Adam M. Kaye: 0000-0002-7224-3322
The monoamine hypothesis of depression attributes the symptoms of major depressive disorders to imbalances of serotonin, noradrenaline, and dopamine in the limbic areas of the brain. The preferential targeting of serotonin receptor (SERT) by selective serotonin reuptake inhibitors (SSRIs) has offered an opportunity to reduce the range of these side effects and improve patient adherence to pharmacotherapy. Clozapine remains an effective drug against treatment-resistant schizophrenia, defined as failing treatment with at least two different antipsychotic medications. Patients with schizophrenia who display a constellation of negative symptoms respond poorly to antipsychotic monotherapy. Negative symptoms include the diminution of motivation, interest, or expression. Conversely to the depressive symptomology of interest presently, supplementation of antipsychotics with SSRIs in schizophrenic patients with negative symptoms lead to synergistic im-provements in the function of these patients. Fluvoxamine is one of the most potent inhibitors of CYP1A2 and can lead to an increase in clozapine levels. Similar increases in serum clozapine were detected in two patients taking sertraline. However, studies have been contradictory as well, show-ing no such increases, which are worrying. Clinicians should be aware that clozapine levels should be monitored with any coadministration with SSRIs.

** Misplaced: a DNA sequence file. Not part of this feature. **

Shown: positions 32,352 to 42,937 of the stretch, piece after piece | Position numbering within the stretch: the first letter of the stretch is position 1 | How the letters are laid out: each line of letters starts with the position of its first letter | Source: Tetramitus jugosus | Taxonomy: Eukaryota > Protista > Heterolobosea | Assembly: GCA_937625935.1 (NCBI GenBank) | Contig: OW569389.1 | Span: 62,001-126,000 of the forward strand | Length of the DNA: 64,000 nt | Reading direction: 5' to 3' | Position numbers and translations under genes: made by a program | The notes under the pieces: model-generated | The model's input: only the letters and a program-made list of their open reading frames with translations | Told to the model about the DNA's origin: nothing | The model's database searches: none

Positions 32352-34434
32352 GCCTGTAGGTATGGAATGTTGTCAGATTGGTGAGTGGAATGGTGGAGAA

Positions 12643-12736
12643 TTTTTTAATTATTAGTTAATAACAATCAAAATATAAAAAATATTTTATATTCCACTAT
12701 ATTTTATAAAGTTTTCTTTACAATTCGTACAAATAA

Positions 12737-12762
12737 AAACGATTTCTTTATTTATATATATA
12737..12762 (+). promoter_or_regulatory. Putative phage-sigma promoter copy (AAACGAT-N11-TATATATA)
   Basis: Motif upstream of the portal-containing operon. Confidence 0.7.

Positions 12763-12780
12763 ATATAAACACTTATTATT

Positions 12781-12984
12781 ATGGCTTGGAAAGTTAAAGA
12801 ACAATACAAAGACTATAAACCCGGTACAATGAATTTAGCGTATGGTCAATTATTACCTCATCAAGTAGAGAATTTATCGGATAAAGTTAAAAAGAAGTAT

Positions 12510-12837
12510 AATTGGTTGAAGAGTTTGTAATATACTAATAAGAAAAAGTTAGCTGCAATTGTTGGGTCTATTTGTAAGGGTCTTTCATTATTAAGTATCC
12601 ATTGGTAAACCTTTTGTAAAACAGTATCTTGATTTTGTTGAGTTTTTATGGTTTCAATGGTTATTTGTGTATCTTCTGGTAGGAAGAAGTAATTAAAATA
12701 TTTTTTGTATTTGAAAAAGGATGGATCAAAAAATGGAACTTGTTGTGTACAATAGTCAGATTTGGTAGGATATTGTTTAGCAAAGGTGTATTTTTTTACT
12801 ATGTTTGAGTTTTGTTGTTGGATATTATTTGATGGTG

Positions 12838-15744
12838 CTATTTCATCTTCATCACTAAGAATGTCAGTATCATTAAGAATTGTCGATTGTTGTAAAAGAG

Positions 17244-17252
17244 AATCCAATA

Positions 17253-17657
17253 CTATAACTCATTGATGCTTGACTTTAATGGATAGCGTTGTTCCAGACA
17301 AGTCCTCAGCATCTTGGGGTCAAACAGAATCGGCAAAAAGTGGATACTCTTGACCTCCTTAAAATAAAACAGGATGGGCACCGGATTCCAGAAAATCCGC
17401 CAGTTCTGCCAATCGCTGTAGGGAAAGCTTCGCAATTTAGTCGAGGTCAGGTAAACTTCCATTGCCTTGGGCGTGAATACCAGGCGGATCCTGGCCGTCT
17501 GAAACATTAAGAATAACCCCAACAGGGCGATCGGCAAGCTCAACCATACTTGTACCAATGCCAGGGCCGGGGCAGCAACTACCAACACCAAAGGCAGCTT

Edinoff, A. N.,
Fort, J. M.,
Woo, J. J.,
Causey, C. D.,
Burroughs, C. R.,
Cornett, E. M.,
Kaye, A. M.,
Kaye, A. D.
Selective serotonin reuptake inhibitors and clozapine: Clinically relevant interactions and considerations.
Neurology International, 13(3), 445–463.
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